Bee Breeders announced the winners of the Adelaide Creative Community Hub competition, challenging designers to propose an innovative, vibrant public space for the city of Adelaide, Australia. Participants were required to design either a temporary pavilion or fixed landmark within the frequented public park. Competition submissions seemed to focus on one of three things: a flexible open program, half building/half landscape, or a temporary pavilion. Judges looked for a clear concept. Winning projects have the potential to do more than merely bring people together; they go a step further sparking innovation in creative communities.
The competition winners are listed below.
Creative Jungle / France / Lucas Monnereau & Thomas Leblond
The winning design has an indoor forest that exists three meters below the street. At ground level, three volumes house a cafe, administration, and performance spaces. Above, the top floor acts as a transparent, flexible workshop where many creative individuals with different disciplines can merge and learn from one another.
The plans and sections are especially strong in expressing an organic layout of program and volumes which seem to float about an internal forest. This fluid organization creates a variety of engaging, dynamic spaces.
The Factory / France / Judith Busson Taridec & François Cattoni
The Factory is composed of four parts. At the ground level, the base is called “share.” It acts as transparent, flexible community meeting space. Accessible to the base, three elements extend up from the “share” level. Each structural elements has their own creative program: production, living, and exhibition.
The Live-Play-Work nature of this building is clear, and it was one of few entries which offered residences as part of the program. Indeed, all around the globe today there is a tendency for residential and work programs to be fused as a way of bringing people together around the clock, where they can simultaneously relax, work, and discuss ideas.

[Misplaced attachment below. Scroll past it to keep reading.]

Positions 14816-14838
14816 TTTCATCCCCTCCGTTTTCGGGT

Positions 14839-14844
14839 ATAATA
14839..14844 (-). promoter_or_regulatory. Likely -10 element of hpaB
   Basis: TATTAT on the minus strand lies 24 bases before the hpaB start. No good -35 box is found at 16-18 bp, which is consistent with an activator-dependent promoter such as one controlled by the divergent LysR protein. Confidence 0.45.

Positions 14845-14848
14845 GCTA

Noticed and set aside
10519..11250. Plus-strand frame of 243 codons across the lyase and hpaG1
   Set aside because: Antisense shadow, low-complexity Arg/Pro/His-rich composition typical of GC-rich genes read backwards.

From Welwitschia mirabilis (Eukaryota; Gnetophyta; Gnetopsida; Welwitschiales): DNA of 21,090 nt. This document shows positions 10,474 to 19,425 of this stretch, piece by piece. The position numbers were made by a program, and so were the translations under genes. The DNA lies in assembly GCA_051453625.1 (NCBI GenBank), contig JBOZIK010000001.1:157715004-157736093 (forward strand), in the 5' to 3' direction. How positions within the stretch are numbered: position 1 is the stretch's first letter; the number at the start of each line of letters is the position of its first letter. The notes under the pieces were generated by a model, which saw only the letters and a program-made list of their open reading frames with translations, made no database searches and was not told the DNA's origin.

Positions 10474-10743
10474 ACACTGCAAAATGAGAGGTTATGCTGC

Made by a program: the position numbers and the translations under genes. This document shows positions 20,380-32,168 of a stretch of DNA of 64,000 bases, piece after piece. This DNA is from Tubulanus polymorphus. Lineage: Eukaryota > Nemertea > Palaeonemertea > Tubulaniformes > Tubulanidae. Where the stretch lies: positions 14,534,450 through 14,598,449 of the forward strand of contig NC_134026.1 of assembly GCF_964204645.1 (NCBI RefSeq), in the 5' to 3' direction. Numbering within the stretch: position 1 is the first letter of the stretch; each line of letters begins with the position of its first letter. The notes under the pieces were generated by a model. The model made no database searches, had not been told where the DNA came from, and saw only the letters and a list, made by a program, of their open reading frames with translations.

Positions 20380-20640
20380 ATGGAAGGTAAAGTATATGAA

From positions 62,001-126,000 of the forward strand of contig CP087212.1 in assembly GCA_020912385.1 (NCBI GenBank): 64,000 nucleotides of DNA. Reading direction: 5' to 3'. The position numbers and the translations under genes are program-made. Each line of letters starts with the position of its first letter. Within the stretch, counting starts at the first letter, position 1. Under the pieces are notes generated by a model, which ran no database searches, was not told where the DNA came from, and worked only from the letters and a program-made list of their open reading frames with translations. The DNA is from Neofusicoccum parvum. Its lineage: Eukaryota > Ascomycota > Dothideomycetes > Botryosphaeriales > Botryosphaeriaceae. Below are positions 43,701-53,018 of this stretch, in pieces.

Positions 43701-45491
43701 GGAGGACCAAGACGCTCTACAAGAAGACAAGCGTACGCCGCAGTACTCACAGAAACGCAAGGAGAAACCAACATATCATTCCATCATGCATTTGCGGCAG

The Hub of Creativity / Denmark / Kathrine Vand, Emil Trabjerg Jensen & Sebastian Appel
The Hub of Creativity relates to the human scale by creating small labs with physical and visual relationships to one another that act as a stage for spontaneous innovation. Bridges connect the studios to one another and float above a shared outdoor space.
Such a design could take shape in any site, on any landscape. The project’s collection of small buildings set about a central square reminds of such typologies as markets, summer camps, and small towns – all types of shared spaces where people live or work together closely, gather for common events, and come together to share products or ideas.
BB Student Award:
Versatile Pavilion / Chile / Banny Fabian Sandoval, Salinas
A flexible, modular space, the Versatile Pavilion features the arch of crosses and a spiral staircase. The arch of crosses subdivides the space based on urban patterns present in the context of the site. The spiral staircase connects three large floors through a central, celebrated and artistic element.
Festival State (SA Chapter) Award:
This project acts as a one-stop-shop and includes everything from a cafe to a gallery, indoor and outdoor plazas, a hall, sleeping pods, a theatre and more. The space is broken up into three main programs: public sphere, creation zone, and regeneration realm. The regeneration realm is a wifi-free place for creatives to rejuvenate by going to places such as the mind and body gym, which houses brain games in addition to traditional gym equipment.
News via: Bee Breeders.